For many of us, especially in considering a video clip of a competent general dying in battle, accessing such an energy like that of the tribe of Gad can be discomforting. Did this man really need to put himself in such harm’s way? Perhaps military historians could debate this topic, and yet, to truly rally an outnumbered army for an imperative stand requires the average grunt to know that his general is there risking his life with them. To quote another US Infantry Corps commander Gen Winfield Scott Hancock when told to move to the rear, “There are times when a corp. commander’s life does not count!” And again, his being there was to rally his men to stand strong in the face of the storming rage of the battle at hand, to let his men know that their general was with them.

I heard once from a rabbi whose name I will not divulge that despite his expressing positivity of the creation of the state of Israel, that towards the end of his shiur he said passionately, “No one should ever die for their country!” But that is exactly the extreme self-sacrifice that we see in the courage of the tribe of Gad. To position oneself in the front lines is to risk one’s life and look death straight in the eye. And for the defense of a country, this kind of energy is required. This is, what we would call in Hebrew, “mesirut nefesh”–self-sacrifice for a cause greater than one’s own comfort and wellbeing.

Funnily enough, I’m even reminded of one of my coworkers in my new job in doing welding and repairs, who has told me many a time on the job in the recent weeks in Hebrew, “Yehonatan, you need to be gahs!” or sometimes when paying me a compliment he’d say, “Yehonatan, you’re a man of gahs!” “Gahs,” though it could be translated as “impolite” and “course,” at least in this particular context it would be translated to mean, “tough,” “bold,” “blatant,” “rough,” and not timid in doing a job that may have some pain and strain involved. Under this positive context, this was precisely the warrior tribe of Gad. Apologies for the crudeness, but it even reminds me of a law enforcement officer at one point telling me in training on the job that I “Needed to access my inner a– —e” and become bolder.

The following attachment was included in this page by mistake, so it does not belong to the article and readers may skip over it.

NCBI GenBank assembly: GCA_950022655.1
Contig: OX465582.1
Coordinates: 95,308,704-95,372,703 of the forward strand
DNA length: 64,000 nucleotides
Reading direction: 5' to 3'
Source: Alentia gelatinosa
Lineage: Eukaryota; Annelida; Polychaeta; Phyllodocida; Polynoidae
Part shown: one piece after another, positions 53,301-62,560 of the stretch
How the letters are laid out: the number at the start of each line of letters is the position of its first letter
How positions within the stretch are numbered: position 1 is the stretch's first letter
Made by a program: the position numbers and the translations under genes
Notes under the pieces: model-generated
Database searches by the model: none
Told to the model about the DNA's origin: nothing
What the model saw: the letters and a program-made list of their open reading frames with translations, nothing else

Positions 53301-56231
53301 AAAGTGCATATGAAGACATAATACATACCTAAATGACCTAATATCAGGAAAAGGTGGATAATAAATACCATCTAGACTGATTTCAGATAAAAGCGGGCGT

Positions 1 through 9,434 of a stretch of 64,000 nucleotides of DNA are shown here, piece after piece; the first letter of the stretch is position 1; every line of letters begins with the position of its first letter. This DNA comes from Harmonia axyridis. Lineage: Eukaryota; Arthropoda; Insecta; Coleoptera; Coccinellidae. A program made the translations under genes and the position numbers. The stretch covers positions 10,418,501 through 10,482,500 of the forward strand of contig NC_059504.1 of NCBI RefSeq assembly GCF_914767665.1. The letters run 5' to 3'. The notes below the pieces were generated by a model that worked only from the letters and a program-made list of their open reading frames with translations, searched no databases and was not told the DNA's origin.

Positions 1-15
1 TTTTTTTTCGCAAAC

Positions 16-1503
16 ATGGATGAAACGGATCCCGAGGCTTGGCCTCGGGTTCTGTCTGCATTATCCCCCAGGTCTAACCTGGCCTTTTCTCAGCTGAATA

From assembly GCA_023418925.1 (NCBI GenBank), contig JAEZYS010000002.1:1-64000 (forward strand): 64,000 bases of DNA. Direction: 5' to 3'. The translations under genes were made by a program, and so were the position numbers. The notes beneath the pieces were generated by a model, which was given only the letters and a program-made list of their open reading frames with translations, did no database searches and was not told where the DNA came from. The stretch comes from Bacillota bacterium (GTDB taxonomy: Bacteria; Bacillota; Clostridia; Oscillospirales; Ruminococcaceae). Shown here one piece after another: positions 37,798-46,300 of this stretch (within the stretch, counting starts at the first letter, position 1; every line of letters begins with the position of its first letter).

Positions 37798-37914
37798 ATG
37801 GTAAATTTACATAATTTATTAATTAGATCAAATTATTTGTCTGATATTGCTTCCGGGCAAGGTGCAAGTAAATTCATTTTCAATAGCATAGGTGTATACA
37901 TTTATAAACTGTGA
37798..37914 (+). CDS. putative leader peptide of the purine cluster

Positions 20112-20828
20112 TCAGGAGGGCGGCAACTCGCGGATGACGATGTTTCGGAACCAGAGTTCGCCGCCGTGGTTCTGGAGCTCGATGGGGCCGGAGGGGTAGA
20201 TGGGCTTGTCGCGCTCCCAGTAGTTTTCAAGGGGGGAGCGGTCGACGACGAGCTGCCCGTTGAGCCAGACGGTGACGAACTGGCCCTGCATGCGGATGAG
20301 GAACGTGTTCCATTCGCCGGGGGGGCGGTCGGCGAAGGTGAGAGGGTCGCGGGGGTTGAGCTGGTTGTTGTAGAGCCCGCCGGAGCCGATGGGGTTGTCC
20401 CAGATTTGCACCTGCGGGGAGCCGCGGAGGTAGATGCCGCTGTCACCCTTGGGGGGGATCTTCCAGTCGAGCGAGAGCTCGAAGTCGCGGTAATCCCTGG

It should further be noted that in the taking of the land of Israel detailed in the book of Joshua, that the tribe of Gad was not fighting for his own portion of land (He had already solidified his on the eastern side of the Jordan river), but was fighting for his brother tribes and helping them in taking their portions of the land–the courageous personality of the tribe of Gad translated itself into selfless acts of sacrifice for those around him, and no doubt certainly rallied the rest of the tribes for battle in seeing such fantastic self-sacrifice and boldness.

Ironically, when it comes to the months of the Jewish year, according to the Ari Zal it is the tribe of Gad which coincides with the month of Elul. In other words, the implied message is that in order to truly look into ourselves in the month of Elul, to see where our faults are and where and how to fix them, we need to be… well, just a little bit more “gahs” with ourselves. We the Jewish nation, as well as anyone else requires courage to fight our own inner battles as well as those on the outside. Looking inside of ourselves and seeing ourselves as we truly are and how to fix ourselves up in this month requires this kind of strength of the tribe of Gad, even if it may means confessing to some of our peers in the open for the wrongs we’ve committed.